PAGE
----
It’s that time, dear readers. My one year anniversary is rapidly approaching – along with it – the inevitable "review." Below you will find some "tips." Basically, a few items I keep repeating in my head. Please leave a comment below and share your words of wisdom! I don’t care what those monster sites have to say – I love hearing from REAL people who bust their butts everyday! Subscribe to the blog.
Ask early. Your review is extra work for your boss. He’ll likely stall until the last minute – potentially holding up the process. Sure you’ll get some retro money – but you also have to suffer with some extra butterflies in the tummy for a few days, weeks or even months. Remind your boss early and often without being a pain in the ass.
Get a copy. Before you sign off, ask if you can have a copy of your review to review overnight. This way, you can look for items that you feel are missing or unfair and challenge them.
You’re unique. Create a case for the one-of-a-kindness of your situation. What you bring to the table is special and you don’t expect the 3% everyone else will sheepishly walk away with.
Emphasis on numbers. You must clearly articulate why those projects you were involved with were a success. The same way numbers catch your eye on a blog or in the newspaper – they will catch your boss’s eye too.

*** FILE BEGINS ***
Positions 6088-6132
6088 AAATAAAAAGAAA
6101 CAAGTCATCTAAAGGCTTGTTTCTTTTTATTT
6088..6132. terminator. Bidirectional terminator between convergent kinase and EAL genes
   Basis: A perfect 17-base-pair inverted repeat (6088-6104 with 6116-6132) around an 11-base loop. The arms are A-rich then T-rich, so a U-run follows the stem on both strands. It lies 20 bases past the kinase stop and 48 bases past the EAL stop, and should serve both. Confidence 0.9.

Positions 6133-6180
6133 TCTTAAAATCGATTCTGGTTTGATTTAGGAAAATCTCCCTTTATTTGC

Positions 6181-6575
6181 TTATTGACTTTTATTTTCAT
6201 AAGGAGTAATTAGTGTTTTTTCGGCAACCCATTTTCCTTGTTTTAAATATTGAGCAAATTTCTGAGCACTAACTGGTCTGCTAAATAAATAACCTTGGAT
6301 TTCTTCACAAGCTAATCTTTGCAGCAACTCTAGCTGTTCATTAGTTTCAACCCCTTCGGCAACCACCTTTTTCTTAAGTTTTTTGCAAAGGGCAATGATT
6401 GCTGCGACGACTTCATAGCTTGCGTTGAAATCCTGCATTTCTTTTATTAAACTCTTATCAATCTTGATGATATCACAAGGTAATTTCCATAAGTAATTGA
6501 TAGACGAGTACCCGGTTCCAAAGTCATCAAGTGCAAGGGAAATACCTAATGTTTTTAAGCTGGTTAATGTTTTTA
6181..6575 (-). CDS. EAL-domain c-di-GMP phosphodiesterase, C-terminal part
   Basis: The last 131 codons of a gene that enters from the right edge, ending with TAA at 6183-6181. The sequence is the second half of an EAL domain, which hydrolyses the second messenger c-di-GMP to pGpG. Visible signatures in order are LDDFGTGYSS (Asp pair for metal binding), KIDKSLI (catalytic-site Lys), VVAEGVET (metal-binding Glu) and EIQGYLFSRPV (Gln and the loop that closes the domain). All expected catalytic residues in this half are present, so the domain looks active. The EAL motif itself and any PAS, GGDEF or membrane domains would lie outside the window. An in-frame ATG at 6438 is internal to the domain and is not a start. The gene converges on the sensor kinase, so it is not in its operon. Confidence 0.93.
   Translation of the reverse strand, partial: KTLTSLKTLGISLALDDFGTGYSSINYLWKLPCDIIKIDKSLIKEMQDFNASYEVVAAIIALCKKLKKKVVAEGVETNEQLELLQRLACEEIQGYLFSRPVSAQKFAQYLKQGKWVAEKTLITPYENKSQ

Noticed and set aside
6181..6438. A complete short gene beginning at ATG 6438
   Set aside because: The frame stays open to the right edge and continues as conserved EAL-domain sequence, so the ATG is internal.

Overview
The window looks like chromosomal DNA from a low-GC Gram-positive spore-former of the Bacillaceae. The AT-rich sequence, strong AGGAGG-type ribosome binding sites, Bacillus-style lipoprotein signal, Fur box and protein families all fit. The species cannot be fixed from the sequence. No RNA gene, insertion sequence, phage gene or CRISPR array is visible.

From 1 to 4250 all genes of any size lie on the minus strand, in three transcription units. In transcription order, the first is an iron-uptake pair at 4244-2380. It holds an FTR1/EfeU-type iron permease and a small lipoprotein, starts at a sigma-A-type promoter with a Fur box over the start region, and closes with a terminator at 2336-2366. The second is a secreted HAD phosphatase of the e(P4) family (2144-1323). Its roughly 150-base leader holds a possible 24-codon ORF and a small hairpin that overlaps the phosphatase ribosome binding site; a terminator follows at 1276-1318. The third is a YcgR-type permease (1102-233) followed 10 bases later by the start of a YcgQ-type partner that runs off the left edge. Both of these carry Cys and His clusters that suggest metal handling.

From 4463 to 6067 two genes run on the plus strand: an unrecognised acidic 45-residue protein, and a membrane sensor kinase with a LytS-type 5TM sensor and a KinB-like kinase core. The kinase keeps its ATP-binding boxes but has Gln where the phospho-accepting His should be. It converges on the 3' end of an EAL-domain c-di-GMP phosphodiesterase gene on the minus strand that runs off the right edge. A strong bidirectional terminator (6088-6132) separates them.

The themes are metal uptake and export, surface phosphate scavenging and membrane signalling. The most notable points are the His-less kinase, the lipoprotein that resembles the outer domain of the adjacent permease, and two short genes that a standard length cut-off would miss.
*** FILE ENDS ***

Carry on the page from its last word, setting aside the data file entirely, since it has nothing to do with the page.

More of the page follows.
Six months. If you’re disappointed and feel secure in your status with the organization – recommend that you get another review in six months. Set goals and bust your ass.
Get a letter. If you listen to the podcast, you already know that this might be the perfect time to ask for a letter of recommendation "for your files." (Show #61) Sometimes, it’s difficult to ask on your way out (plus the boss might be resentful).
Keep a year-round log. Even if your boss doesn’t require any information from you, this will be helpful to remind yourself! We’re quick to forget our accomplishments because the failures leave a deeper scar.
More perks. If you get the budget excuse, "I’d love to give you more, you deserve it." – fire back with non-monetary benefits the company can hook you up with. Shorter hours, occasional telecommuting, etc.
Be prepared. Nothing sucks more then "self-evaluation" questions. What type of work do you enjoy the most? Where do YOU see yourself in a year? etc. Read up and have answers top-of-mind.
Clarification. A review is the perfect time to clarify your job description. Just in case your boss has strayed you from what you were hired to do – here’s your chance to set the record straight.
Reverse order. The talk about salary almost always comes at the end. I would encourage employers to do this first – then follow through with the rest of the process. It’s all we care about. Keep your praise and complaints for later – we want to know the % NOW.
No threats. However, if you are disappointed, I think it’s ok to show your hand if you’re in a "secure" position. If you’re in a place you like at least give them the opportunity to retain you.
Your turn. What annual review advice would you like to share?